By GEORGE JAMES
Edith Ginsberg, the poet Allen Ginsberg's stepmother, who brought a sense of harmony into a family that had been disrupted by mental illness, died on Tuesday in Ridgewood, N.J. She was 94 and lived in Elmwood Park, N.J. Mrs. Ginsberg, the former Edith Cohen of Paterson, N.J., was a 40- year-old divorced mother working as a bookkeeper, with a teenage son and daughter, when she met Louis Ginsberg, then an English teacher at Central High School in Paterson, who had published two books of verse.
Mrs. Ginsberg recalled in 1997 that Louis showed up unannounced at her door one day in 1946 wearing a suit and tie and carrying a copy of "The Rubaiyat of Omar Khayyam." He explained that a mutual friend had said, "We might be friends."
"I invited him in," she said. "And we talked. And we danced." He had turned 50, a man described by his son Allen in "Kaddish" as tearful and lonely with an institutionalized wife, Naomi, who ranted against him. After a painful decision to divorce her, Louis married Edith in 1950. Louis Ginsberg died in 1976.
Allen Ginsberg's elder brother, Eugene Brooks, who is also a poet, recalled in a 1997 interview that Louis had at last found peace. "She gave him a very settled home life," Mr. Brooks said.
Mrs. Ginsberg's son, Harold Collen, said in a telephone interview that she and Allen took to each other immediately.
"It was really Edith who took him in hand and sort of convinced him she would always be there for him," Mr. Collen said. "She became a lodestone. You could see she was the center of that whole family." The Ginsbergs bought a house in Paterson, which became a center for Allen's bohemian friends, who visited to discuss poetry with Louis and the poet William Carlos Williams, Allen's mentor, who lived in Rutherford, N.J.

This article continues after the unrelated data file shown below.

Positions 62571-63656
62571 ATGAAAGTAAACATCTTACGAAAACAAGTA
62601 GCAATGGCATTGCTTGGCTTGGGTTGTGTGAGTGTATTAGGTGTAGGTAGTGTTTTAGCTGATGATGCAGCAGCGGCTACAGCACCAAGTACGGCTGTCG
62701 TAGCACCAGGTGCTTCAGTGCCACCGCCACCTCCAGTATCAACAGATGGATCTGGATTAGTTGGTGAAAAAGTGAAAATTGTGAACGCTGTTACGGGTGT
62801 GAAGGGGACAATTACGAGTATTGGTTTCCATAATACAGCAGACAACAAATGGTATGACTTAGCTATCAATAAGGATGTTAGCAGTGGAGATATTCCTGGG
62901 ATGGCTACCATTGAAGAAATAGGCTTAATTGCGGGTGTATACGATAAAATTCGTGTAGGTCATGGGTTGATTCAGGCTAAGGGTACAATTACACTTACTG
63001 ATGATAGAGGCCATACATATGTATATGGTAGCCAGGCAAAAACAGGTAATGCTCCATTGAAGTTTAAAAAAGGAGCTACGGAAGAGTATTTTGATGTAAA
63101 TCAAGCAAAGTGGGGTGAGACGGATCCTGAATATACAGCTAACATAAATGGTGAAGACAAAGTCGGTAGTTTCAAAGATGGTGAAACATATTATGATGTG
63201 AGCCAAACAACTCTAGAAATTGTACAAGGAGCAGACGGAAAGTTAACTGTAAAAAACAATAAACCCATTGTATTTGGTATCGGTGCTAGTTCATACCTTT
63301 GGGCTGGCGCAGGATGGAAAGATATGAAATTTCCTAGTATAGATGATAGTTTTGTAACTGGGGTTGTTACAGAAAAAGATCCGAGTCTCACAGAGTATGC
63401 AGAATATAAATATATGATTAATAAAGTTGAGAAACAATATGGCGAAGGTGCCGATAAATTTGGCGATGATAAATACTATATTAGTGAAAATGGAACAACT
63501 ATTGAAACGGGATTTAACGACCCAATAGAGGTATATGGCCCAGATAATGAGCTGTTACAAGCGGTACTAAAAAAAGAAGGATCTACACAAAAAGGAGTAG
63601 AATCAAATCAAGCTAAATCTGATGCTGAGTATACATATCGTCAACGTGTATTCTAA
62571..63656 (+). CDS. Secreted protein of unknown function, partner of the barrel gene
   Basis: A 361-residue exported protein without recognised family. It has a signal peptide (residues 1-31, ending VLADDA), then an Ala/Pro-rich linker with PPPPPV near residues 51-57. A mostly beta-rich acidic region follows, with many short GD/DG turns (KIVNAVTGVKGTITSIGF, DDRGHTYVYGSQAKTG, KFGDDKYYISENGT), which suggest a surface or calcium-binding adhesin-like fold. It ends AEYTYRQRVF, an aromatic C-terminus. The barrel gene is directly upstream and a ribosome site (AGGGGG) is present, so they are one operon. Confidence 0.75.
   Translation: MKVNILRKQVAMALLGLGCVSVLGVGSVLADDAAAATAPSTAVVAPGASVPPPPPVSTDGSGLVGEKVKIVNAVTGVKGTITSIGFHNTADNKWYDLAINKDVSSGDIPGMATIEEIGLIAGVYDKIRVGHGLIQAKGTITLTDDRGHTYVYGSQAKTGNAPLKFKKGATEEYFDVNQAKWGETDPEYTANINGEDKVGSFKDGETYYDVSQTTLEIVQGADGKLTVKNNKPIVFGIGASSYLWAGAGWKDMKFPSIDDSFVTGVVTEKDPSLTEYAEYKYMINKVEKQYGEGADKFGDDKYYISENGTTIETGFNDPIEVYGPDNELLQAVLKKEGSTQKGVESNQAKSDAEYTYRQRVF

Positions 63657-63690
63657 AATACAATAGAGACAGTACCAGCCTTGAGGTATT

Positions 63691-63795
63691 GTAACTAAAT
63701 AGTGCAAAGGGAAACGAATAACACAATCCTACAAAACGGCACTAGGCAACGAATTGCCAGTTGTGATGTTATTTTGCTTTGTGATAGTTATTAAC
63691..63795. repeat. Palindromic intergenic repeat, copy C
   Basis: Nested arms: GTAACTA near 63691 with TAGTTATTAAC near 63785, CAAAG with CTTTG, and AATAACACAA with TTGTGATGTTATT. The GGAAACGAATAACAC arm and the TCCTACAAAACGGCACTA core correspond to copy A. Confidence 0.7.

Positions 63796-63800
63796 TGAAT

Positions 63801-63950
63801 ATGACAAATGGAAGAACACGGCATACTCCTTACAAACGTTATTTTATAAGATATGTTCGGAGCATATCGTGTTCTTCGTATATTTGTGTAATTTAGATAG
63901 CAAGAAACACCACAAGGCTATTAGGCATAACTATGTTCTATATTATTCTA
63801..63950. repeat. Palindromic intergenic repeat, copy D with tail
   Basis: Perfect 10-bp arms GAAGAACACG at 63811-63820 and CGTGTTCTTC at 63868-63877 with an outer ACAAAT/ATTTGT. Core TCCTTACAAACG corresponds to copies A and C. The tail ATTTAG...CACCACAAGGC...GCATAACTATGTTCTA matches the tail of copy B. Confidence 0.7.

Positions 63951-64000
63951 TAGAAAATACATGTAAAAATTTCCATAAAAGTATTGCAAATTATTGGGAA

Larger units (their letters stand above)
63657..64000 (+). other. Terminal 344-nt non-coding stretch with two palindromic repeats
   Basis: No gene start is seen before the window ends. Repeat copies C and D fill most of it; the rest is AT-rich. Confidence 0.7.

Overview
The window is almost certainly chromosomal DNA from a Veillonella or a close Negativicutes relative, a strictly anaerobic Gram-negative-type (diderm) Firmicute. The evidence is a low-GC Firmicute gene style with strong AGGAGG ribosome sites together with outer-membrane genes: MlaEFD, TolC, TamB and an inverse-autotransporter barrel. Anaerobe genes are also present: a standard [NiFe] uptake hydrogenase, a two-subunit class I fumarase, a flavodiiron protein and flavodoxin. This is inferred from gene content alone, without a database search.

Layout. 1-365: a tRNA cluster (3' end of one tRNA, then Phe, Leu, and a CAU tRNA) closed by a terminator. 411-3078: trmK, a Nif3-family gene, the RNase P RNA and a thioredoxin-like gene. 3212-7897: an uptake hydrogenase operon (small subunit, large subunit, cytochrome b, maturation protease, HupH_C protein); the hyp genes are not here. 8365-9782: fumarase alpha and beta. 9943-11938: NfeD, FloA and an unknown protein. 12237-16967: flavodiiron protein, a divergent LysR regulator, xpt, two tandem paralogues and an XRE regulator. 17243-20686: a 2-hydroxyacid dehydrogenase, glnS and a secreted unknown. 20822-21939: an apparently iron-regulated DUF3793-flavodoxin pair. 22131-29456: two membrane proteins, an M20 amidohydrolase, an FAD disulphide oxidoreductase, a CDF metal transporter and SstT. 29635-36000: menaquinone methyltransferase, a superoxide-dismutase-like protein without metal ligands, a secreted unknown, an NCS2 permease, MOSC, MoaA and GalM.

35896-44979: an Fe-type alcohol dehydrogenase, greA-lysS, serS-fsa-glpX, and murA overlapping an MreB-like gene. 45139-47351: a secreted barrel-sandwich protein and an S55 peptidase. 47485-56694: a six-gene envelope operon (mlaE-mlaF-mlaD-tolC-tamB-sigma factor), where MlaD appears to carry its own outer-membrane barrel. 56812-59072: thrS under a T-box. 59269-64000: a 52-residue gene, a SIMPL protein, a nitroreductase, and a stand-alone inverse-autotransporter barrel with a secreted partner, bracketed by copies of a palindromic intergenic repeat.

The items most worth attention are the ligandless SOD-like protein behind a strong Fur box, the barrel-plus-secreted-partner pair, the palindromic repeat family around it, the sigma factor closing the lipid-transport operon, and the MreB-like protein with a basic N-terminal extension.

Among the frequent visitors was Gregory Corso, who endeared himself to Mrs. Ginsberg by going about fixing things in the house. "They stayed a few days," she said. "They turned day into night. They ate me out of house and home, and I was working and I finally said, `Please Louie, tell them to go home.' " Her favorite, however, was Jack Kerouac, whom she described as "the most charming, brightest" of the visitors.
"And he had so much personality," she said.
Mrs. Ginsberg tried to allay her husband's resentment over Allen's homosexuality. "It doesn't make him less of a person," she told him. "He's your son."
Father and son drew closer together in the late 1960's, she said, when they began a series of poetry readings together. "All I know is I drove them around to the poetry readings," Mrs. Ginsberg said. "I was the driver in the family. And it certainly did change my life."
"I wasn't as reserved," she added.
Allen Ginsberg dedicated "White Shroud, Poems 1980-1985" (Harper & Row, 1986) to her.
Louis Ginsberg dedicated his last two collections to her, "Morning in Spring" (William Morrow & Company, 1970) and "Our Times," a manuscript that was included in his "Collected Poems" (Northern Lights, 1992). In addition to her son Harold, of Newton, N.J., and her stepson Eugene, of Plainview, N.Y., she is survived by a daughter, Sheila Maltz of Hillside, N.J.; eight grandchildren; five step-grandchildren; and six great-grandchildren.
After Allen Ginsberg - whom she described as "always very loving" to her - died at 70 in 1997, she said: "Well, I don't weep. And I don't wail. I just go into seclusion for a while. And I'm all right. It takes a couple of weeks. Look, as you get older, you get philosophical. You go on living. And you're very grateful for each day you're alive." She added, "I've got wonderful memories."
Document URL: http://www.english.upenn.edu/~afilreis/88/ginsberg-stepmom.html
Last modified: Wednesday, 18-Jul-2007 16:26:04 EDT